National Aviation Reporting Center on Anomalous Phenomena

NARCAP


NARCAP CANADA


Other UFO research and documents by Don Ledger

 


Be advised that Incident Reports made to the

Civil Aviation Daily Occurance Report System (CADORS)

ultimately go no further than that and die there.

Some UAP/UFO reports are sent to a non-pilot here in Canada

who uses them only to add to a data list. None are investigated.


Pilots reading the following should also refer

to the safety guidlines for pilots who have had an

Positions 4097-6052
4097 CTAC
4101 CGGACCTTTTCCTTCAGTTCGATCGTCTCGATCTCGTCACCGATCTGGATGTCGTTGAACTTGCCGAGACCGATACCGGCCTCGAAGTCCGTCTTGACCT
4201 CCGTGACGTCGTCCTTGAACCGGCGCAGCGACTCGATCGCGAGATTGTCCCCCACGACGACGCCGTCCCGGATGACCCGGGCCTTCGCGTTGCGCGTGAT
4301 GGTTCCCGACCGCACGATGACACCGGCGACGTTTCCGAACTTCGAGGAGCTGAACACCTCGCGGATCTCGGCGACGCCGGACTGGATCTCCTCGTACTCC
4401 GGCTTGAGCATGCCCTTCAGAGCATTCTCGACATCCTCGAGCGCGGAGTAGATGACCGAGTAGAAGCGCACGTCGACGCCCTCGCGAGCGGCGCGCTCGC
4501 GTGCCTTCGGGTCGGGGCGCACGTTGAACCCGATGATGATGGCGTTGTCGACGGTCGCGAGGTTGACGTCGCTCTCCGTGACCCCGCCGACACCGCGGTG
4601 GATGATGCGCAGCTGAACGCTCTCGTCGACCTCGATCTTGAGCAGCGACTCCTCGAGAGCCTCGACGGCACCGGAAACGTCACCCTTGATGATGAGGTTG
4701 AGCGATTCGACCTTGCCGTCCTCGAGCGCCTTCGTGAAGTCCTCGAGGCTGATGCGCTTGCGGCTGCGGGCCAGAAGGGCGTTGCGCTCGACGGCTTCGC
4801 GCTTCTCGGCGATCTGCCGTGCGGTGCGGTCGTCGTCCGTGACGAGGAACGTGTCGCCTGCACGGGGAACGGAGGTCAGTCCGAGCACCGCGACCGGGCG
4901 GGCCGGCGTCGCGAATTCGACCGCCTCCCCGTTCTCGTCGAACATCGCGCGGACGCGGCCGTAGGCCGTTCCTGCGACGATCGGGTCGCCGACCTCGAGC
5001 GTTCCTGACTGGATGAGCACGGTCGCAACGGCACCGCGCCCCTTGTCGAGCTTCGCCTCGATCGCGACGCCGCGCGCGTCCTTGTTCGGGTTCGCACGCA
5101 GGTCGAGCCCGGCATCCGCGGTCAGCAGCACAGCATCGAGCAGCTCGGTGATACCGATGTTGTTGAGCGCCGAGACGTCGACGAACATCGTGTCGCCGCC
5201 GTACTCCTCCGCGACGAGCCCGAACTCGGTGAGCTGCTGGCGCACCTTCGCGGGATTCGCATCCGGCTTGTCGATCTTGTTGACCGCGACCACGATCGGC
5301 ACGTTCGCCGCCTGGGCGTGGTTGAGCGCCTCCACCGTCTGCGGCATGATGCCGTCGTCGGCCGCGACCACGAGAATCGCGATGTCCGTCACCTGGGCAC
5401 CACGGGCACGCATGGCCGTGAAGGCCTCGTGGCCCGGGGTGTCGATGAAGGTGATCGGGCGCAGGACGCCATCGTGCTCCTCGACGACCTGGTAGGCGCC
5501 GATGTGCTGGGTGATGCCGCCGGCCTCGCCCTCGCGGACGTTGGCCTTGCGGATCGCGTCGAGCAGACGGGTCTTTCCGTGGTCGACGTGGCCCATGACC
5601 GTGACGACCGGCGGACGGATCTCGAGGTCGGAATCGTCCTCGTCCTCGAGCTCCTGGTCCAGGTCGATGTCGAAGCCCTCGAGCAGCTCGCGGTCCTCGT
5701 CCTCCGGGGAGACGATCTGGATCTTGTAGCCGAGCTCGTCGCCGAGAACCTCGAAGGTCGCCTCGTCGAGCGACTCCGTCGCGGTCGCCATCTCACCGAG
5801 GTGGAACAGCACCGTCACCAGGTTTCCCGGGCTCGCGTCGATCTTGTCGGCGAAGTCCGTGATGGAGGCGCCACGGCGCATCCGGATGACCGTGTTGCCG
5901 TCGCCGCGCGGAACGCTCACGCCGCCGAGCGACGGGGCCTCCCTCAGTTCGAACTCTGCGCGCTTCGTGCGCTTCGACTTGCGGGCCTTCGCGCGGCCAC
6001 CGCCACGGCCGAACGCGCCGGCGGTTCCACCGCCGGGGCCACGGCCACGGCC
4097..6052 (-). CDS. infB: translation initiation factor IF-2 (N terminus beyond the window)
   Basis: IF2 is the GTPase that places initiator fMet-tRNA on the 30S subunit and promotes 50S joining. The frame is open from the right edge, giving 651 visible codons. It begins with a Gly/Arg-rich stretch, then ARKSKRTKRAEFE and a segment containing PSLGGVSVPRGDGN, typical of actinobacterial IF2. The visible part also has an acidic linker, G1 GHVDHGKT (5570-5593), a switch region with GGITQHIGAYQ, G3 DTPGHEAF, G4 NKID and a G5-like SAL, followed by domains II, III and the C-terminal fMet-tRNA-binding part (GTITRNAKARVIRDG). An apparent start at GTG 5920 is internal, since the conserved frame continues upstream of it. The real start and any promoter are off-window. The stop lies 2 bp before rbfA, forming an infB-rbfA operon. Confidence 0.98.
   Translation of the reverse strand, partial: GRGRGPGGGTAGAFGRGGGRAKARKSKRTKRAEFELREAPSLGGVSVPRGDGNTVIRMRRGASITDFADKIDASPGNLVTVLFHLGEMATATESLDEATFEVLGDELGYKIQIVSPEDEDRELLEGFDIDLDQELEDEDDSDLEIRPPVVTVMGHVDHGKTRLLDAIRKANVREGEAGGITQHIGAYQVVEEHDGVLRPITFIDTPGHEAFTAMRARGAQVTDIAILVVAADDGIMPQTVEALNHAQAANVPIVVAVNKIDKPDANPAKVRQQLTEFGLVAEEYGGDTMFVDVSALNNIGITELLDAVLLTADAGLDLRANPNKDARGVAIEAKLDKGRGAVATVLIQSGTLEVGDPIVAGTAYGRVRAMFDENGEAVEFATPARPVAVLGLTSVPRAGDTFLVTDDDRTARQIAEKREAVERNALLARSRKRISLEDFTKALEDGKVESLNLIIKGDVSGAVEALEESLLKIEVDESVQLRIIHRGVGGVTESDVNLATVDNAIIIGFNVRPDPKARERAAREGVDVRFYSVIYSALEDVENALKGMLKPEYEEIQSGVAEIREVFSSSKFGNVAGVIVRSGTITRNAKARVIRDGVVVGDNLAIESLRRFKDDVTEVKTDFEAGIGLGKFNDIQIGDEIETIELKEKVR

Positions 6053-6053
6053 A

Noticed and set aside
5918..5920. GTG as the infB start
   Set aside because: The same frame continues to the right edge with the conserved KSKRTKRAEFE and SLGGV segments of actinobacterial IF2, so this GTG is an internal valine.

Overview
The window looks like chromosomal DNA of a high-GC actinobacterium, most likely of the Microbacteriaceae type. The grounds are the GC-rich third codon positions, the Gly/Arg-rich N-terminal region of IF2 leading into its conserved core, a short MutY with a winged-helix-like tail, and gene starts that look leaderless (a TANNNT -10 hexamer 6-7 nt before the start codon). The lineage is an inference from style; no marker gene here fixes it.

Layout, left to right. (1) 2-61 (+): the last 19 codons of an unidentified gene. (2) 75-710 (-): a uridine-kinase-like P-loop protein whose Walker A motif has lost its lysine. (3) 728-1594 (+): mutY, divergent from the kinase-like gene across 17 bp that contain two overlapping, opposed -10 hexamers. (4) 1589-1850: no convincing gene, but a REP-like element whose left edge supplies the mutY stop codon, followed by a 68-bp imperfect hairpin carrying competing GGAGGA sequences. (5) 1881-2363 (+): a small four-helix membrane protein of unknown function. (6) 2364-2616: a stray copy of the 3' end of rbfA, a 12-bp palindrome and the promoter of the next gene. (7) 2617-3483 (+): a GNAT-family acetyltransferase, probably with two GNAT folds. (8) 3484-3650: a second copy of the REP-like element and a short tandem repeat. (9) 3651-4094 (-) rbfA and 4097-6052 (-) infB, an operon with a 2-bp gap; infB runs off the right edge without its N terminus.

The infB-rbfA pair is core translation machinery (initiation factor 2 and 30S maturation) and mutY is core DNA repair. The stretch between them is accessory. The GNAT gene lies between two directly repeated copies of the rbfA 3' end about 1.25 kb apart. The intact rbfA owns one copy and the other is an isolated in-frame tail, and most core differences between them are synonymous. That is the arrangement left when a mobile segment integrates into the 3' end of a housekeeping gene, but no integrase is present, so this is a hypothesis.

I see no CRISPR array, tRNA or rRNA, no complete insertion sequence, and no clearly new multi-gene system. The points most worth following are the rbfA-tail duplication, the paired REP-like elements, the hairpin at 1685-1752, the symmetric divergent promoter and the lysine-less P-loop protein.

incident in the air. These are provided below

titled: Notice To All Pilots


 

Pilots, Aircrews, ATC/Radar, Safety Administrators, Aviation Union Representatives and Aviation Professionals:

If you are any of the foregoing and you are seeking a venue where you can report Unidentified Anomalous Phenomena [UAP] - NARCAP [Canada] is interested in receiving your comments. Those reporting UAP can Contact me. I will send you a complete NARCAP reporting form.

Please indicate whether you are a pilot, aircrew, air traffic controller or radar operator. The reporting forms are extensive-about three pages long. The pilot/aircrew reporting form and the ATC/Radar Operator form are separate for obvious reasons.

Be assured that your name will be not be released to anyone should you not wish it so. Your UAP sighting will be assigned a case number and will be referred to as such.

Confidential Aircrew Survey -- UAP reporting form.